Bodanzky, Artur, famous Austrian conductor; b. Vienna, Dec. 16, 1877; d. N.Y., Nov. 23, 1939. He studied at the Vienna Cons., and later with Zemlinsky. He began his career as a violinist in the Vienna Court Opera Orch. In 1900 he received his first appointment as a conductor, leading an operetta season in Budweis; in 1902 he became assistant to Mahler at the Vienna Court Opera; conducted in Berlin (1905) and in Prague (1906–9). In 1909 he was engaged as music director at Mannheim. In 1912 he arranged a memorial Mahler Festival, conducting a huge ensemble of 1, 500 vocalists and instrumentalists. He conducted Parsifal at Covent Garden in London in 1914. His success there led to an invitation to conduct the German repertoire at the Metropolitan Opera in N.Y.; he opened his series with Gôtterdam–merung (Nov. 18, 1915). From 1916 to 1931 he was director of the Soc. of Friends of Music in N.Y.; from 1919 to 1922 he also conducted the New Sym. Orch. He made several practical arrangements of celebrated operas (Oberon, Don Giovanni, Fidelio, etc.), which he used for his productions with the Metropolitan Opera. His style of conducting was in the Mahler tradition, with emphasis on climactic effects and contrasts of light and shade.
—Nicolas Slonimsky/Laura Kuhn/Dennis McIntire
"Bodanzky, Artur." Baker’s Biographical Dictionary of Musicians. . Encyclopedia.com. (January 17, 2019). https://www.encyclopedia.com/arts/dictionaries-thesauruses-pictures-and-press-releases/bodanzky-artur-0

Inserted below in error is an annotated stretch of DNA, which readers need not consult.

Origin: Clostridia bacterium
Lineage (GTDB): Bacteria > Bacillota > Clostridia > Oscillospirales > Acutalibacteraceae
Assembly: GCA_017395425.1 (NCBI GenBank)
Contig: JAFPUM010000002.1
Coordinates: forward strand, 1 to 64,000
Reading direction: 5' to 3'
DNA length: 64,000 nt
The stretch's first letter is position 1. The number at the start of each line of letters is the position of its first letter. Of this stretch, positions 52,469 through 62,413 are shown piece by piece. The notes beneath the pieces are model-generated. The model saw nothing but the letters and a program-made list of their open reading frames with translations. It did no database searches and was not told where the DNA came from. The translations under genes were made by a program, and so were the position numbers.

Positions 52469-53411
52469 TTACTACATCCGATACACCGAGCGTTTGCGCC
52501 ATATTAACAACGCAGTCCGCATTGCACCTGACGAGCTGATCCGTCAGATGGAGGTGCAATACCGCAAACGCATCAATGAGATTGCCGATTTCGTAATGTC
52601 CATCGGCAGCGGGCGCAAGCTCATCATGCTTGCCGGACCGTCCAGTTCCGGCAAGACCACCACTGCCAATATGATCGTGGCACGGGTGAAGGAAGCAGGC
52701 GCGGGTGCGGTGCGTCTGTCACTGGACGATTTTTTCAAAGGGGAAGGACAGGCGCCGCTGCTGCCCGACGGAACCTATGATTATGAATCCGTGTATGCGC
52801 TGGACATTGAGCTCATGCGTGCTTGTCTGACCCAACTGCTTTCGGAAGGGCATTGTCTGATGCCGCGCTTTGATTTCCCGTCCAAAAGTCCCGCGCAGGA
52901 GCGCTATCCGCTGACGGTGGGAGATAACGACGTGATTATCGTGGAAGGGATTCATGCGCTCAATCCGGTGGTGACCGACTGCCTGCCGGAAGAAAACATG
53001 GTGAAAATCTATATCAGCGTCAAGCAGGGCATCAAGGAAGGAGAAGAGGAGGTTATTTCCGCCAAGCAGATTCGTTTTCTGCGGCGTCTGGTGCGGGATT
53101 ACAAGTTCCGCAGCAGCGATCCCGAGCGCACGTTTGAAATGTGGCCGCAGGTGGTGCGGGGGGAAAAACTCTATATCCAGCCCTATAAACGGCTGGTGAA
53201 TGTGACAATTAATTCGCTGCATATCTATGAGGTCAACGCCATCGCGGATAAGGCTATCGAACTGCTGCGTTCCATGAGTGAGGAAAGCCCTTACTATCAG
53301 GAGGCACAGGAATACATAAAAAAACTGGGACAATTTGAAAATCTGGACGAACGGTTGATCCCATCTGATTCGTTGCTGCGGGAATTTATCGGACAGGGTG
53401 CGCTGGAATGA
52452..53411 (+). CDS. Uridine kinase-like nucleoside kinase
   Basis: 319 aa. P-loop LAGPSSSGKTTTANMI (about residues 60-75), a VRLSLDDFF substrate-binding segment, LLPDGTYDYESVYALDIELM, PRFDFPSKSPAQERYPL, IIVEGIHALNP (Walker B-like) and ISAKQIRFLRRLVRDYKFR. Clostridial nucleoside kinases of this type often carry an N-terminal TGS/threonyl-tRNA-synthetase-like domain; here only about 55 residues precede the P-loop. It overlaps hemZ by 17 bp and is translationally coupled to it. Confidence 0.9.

"Bodanzky, Artur." Baker’s Biographical Dictionary of Musicians. . Retrieved January 17, 2019 from Encyclopedia.com: https://www.encyclopedia.com/arts/dictionaries-thesauruses-pictures-and-press-releases/bodanzky-artur-0
Encyclopedia.com gives you the ability to cite reference entries and articles according to common styles from the Modern Language Association (MLA), The Chicago Manual of Style, and the American Psychological Association (APA).
Within the “Cite this article” tool, pick a style to see how all available information looks when formatted according to that style. Then, copy and paste the text into your bibliography or works cited list.
Because each style has its own formatting nuances that evolve over time and not all information is available for every reference entry or article, Encyclopedia.com cannot guarantee each citation it generates. Therefore, it’s best to use Encyclopedia.com citations as a starting point before checking the style against your school or publication’s requirements and the most-recent information available at these sites:
Modern Language Association
The Chicago Manual of Style
American Psychological Association
- Most online reference entries and articles do not have page numbers. Therefore, that information is unavailable for most Encyclopedia.com content. However, the date of retrieval is often important. Refer to each style’s convention regarding the best way to format page numbers and retrieval dates.
- In addition to the MLA, Chicago, and APA styles, your school, university, publication, or institution may have its own requirements for citations. Therefore, be sure to refer to those guidelines when editing your bibliography or works cited list.